Clash of the Titans: the diesel debate

By: Steve Brooks


Fuel usage figures following the Melbourne-Brisbane return run were a provocation for some but it’s time to look at the facts

Clash of the Titans: the diesel debate
Clash of the Titans' Kenworth K200 and Volvo FH16.

 

It must be the smell of diesel that does it, the fumes permeating the minds of otherwise intelligent, level-headed individuals who for the most part live comfortable and content in a world of commercial reality.

Whatever it is, there is nothing like a discussion on fuel consumption to cause those same intelligent, level-headed, otherwise balanced individuals to become almost apoplectic when pre-conceived expectations and overtly optimistic notions of fuel economy fail the fact test.

Clash of the Titans proved it, with individuals in both camps (actually, three camps — Volvo, Kenworth and Cummins) making quiet yet succinct suggestions that fuel consumption wasn’t quite as thrifty as they had hoped and largely expected.

The thing is, real world fuel consumption is far from an exact science simply because there are so many unpredictable and largely uncontrollable elements and variables at play.

Measuring the merits

So, let’s just take a few steps back and restate a few of the raw details which formed the foundation for Clash of the Titans and most importantly, paved the platform for absolute fairness in all assessments of each truck, including fuel consumption.

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Foremost, this exercise was not about winners and losers.

As Matt Wood has said on many occasions, Clash of the Titans was from the outset designed to provide an insight into the traits and features of the two most successful cab-over brands on the Australian market which also happen to be two of the most culturally different creations in the trucking world.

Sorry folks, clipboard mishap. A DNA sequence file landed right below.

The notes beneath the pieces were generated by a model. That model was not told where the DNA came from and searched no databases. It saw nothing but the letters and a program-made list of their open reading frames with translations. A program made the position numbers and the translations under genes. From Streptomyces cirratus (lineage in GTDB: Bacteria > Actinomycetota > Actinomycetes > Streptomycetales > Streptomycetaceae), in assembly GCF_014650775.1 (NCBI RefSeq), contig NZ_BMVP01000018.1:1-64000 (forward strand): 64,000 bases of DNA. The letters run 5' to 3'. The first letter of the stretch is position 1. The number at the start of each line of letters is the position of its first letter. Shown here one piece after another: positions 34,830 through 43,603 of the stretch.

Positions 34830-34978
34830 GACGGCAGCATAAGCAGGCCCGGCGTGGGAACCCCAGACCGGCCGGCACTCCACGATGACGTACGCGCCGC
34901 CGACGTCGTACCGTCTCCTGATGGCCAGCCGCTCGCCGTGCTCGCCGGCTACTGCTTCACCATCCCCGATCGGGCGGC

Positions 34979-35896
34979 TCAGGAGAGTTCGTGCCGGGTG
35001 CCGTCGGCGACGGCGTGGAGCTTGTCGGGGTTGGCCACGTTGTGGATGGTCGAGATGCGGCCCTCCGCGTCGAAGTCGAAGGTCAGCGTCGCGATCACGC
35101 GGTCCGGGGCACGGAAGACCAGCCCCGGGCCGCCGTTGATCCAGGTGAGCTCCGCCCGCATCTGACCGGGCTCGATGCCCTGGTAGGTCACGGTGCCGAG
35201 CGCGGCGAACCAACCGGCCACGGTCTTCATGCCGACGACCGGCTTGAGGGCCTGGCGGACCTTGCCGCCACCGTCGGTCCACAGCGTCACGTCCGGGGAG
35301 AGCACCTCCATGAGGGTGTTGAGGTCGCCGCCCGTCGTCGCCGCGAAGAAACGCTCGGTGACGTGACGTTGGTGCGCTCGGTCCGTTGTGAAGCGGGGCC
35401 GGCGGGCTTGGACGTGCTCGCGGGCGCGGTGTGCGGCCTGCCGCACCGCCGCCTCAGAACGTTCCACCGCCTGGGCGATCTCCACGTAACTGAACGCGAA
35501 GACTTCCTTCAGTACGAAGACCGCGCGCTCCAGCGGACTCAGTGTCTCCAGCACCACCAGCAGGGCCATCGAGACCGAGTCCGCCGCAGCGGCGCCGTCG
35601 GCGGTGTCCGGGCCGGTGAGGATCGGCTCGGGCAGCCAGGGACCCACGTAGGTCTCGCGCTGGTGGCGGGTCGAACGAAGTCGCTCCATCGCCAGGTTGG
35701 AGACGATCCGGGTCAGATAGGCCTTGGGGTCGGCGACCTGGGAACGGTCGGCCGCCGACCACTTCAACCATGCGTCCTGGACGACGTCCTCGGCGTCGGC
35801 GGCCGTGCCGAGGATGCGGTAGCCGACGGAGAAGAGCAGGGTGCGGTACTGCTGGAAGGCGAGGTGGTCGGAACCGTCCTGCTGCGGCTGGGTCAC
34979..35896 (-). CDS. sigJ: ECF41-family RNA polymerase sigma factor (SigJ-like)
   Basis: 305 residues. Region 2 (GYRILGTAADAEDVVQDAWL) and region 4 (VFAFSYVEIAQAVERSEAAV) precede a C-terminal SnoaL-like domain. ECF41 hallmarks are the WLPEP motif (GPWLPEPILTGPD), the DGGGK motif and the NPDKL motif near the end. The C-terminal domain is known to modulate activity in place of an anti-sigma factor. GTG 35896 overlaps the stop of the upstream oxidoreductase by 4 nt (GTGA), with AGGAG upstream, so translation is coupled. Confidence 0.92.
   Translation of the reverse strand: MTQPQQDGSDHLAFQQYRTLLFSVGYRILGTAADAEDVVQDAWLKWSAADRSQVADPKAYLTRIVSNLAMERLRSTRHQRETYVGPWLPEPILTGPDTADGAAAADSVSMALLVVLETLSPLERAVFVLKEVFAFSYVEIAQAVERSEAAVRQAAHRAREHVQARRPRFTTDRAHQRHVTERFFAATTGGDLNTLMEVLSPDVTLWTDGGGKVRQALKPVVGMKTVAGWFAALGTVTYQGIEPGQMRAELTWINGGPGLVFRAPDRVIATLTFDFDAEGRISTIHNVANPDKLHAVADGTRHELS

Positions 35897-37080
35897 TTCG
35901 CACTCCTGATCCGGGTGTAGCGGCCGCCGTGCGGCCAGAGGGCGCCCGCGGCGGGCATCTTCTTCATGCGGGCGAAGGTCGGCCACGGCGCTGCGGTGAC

Furthermore, both the Kenworth and Volvo were relatively new with low mileages, while in the interests of providing a balanced result over the five days, drivers and trailer sets were changed daily.

To further ensure an equitable appraisal, the trucks were driven in what could be fairly described as a professional, realistic manner to mirror the commercial practicality of moving freight between capital cities in a timely yet efficient manner.

Put simply, they weren’t flogged but nor were we ‘driving for Miss Daisy’.

It’s also worth pointing out that fuel consumption was only one element in the overall equation.

Sure, it’s critically important to any truck operator but again as Clash of the Titans so plainly highlighted, the reasons why buyers buy certain types of trucks are many, varied and sometimes commercially complex.

Yet arguably the most salient factor in the entire exercise and the single most prominent point in any assessment of fuel usage is that each unit ran the 3,500km ‘triangle’ fully loaded to 61 tonnes.

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Expectations evaluated

So in the final wash-up, how do the computer-derived returns of 1.65km/litre for the Cummins-powered K200 and 1.73km/litre for the Volvo FH really rate?

Well, if you were to ask Woody or his co-driver, we’d both say: "Great!" It is, however, also worth reiterating that bowser measurements showed a difference of only 19 litres between the two trucks over the full distance.

Sure, the Volvo came out in front and much of that success can probably be attributed to the fact that the big Swede is a fully-integrated drive train whereas the Kenworth moulds the technical skills of several highly advanced entities — Kenworth, Cummins, Eaton et al.

Again, whatever the expectations of the various parties were before the event, it’s difficult to understand how anyone could be disappointed with these fuel returns given the realities of running the triangle at genuinely high B-double weights.

Of course, there’s nothing wrong with expectations. In fact, I had a few of my own, including the thought that with relatively new trucks running fully loaded over such a lengthy and diverse route, a fuel return of 1.5km/litre would be more than acceptable, and anything better would be exceptionally good.

Others obviously thought otherwise. I suppose it just goes to show that commercial reality and corporate expectation don’t always run the same highway.

 

 

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